As New York aims to reignite a once-thriving garment district, the sustainable Slow Factory takes up a residency.
Announcing a new partnership with New York City Economic Development Corporation (NYCEDC), Mayor Eric Adams kicked off the city’s Fashion Week with a commitment to slow fashion and local jobs in Brookyln—the city’s new garment district hub.
The Brooklyn Sunset Park neighborhood now known as the Made In NY garment hub, has been in development since 2019; it will be home to a number of garment producers, starting with Slow Factory, a non-profit organization and institute working on driving climate-positive solutions and building anti-racist communities.
“Sunset Park is an environmental justice community to its core and that is why it is so important to have Slow Factory’s focus on sustainable fashion and racial equity lead the garment manufacturing hub,” said U.S. Representative Nydia M. Velazquez. “The path to reducing climate change runs straight through neighborhoods like Sunset Park, and the garment hub ought to stand as a model for communities across the country to create sustainable products, while empowering residents to be a part of this change through meaningful workforce development and empowerment.”
The community-forward organization includes workforce development and training, community outreach and events, and research and development. The Sunset Park location will mark its first brick-and-mortar location.
The Made in NY campus is being built by Gilbane Development Company, which the city says has a proven track record of using New York City-certified Minority- and Women-Owned Business Enterprise (M/WBE) subcontractors and suppliers. The city says currently, M/WBE participation for the campus is at 60 percent.
The new location will also serve as home to Slow Factory’s Open Edu program—a free series that highlights climate justice and solutions including climate-positive design. It’s intended to integrate with the Slow Factory Labs, which is focused on regenerative materials innovations, chiefly its Slowhide vegan leather.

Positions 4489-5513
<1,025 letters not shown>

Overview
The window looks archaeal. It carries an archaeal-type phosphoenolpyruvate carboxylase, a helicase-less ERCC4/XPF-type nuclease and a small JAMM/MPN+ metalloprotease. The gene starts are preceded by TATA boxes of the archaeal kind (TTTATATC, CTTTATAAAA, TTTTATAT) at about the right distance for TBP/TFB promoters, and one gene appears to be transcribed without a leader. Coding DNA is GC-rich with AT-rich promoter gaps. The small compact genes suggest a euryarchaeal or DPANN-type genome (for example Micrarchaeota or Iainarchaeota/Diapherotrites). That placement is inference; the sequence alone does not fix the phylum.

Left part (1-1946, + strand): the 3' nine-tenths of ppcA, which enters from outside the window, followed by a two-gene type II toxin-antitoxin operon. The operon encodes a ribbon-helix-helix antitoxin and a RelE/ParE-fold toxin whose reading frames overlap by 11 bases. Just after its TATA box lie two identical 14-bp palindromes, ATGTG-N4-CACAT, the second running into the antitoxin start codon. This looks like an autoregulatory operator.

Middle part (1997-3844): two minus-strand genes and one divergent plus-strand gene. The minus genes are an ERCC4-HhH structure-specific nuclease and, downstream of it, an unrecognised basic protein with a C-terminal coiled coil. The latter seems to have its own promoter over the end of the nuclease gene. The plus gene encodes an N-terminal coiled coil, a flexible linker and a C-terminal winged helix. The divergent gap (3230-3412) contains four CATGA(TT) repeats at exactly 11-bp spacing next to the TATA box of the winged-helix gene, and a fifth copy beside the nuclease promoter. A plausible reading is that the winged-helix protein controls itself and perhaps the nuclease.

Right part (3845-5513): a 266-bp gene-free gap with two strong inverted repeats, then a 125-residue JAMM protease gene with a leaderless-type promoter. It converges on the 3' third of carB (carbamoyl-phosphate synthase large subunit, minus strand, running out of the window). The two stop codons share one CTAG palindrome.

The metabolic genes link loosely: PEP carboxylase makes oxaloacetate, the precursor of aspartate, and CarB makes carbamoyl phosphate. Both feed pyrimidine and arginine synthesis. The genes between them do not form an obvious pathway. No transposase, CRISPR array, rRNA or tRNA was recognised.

Slow Factory has been developing vegan leather products using materials bio-fabricated from SCOBYs, the foundation of kombucha often called “the mother.” It grows into a thick mushroom-like substance that can be converted into a luxury material.
The factory facility is expected to also host waste-to-resource training and a focus on deadstock and textile waste production.
Slow Factory will also open its Slow Factory Institute, a training program aimed at leveraging climate-positive education and training for marginalized communities. The Institute includes classrooms, a theater, and community space.
“This school presents a revolutionary opportunity to offer a pragmatic, future-oriented curriculum in Sunset Park, Brooklyn,” said Céline Semaan, executive director, Slow Factory.
The new garment hub is expected to create 460 fashion jobs, training for 500, and an estimated $57 million in revenue.
“New York City was already the fashion capital of the United States, but the redevelopment and creation of new fashion jobs at the Made in NY campus in Brooklyn will only solidify our place as the city of swagger,” Mayor Adams said. “Slow Factory’s opening at the garment hub in Sunset Park will help create hundreds of fashion jobs onsite and bring tens of millions of dollars of direct economic output to New York City. Additionally, in New York, we are leading the way and showing that prioritizing sustainability can go hand-in-hand with the fashion industry.”
Reducing fashion’s carbon footprint is not only trendsetting, but necessary in the fight against climate change,” said Rachel Loeb, president and CEO, NYCEDC. “Slow Factory will build on Sunset Park’s strong foundation of garment manufacturing and green innovation with cutting edge solutions and meaningful workforce development that puts New York City on a path to strengthen, grow, and change the manufacturing industry for the better.”
Sustainable Fashion in New York
Last month, legislation was introduced by New York State Senator Alessandra Biaggi and Assemblywoman Anna R. Kelles that would hold big fashion brands accountable for carbon emissions. If passed, the legislation would require any fashion brands and retailers with revenue greater than $100 million to increase transparency about their operations and disclose details about their supply chains and production.
Semaan isn’t convinced that it’s the best path forward.
“It’s a great step forward, sure — because the bar is so low,” she told Vogue Business. “As with all well-meaning regulations and standards, the devil is in the details, and the enforcement.”
Part of the concern is that brands would only need to map 50 percent of their supply chains, a move that could see them highlight their best examples.
Last November, Semaan developed a report with the nonprofit Stand.Earth that linked more than 100 fashion brands to Amazon deforestation, mainly through the procurement of leather.
“Mapping suppliers doesn’t necessarily get us any closer to stopping the destruction,” she says.
But in Brooklyn, Semaan is focused on mapping an entirely different situation. “We are working diligently to fill a critical educational gap that focuses on climate justice and human rights, while creating a community hub for education and skills training.”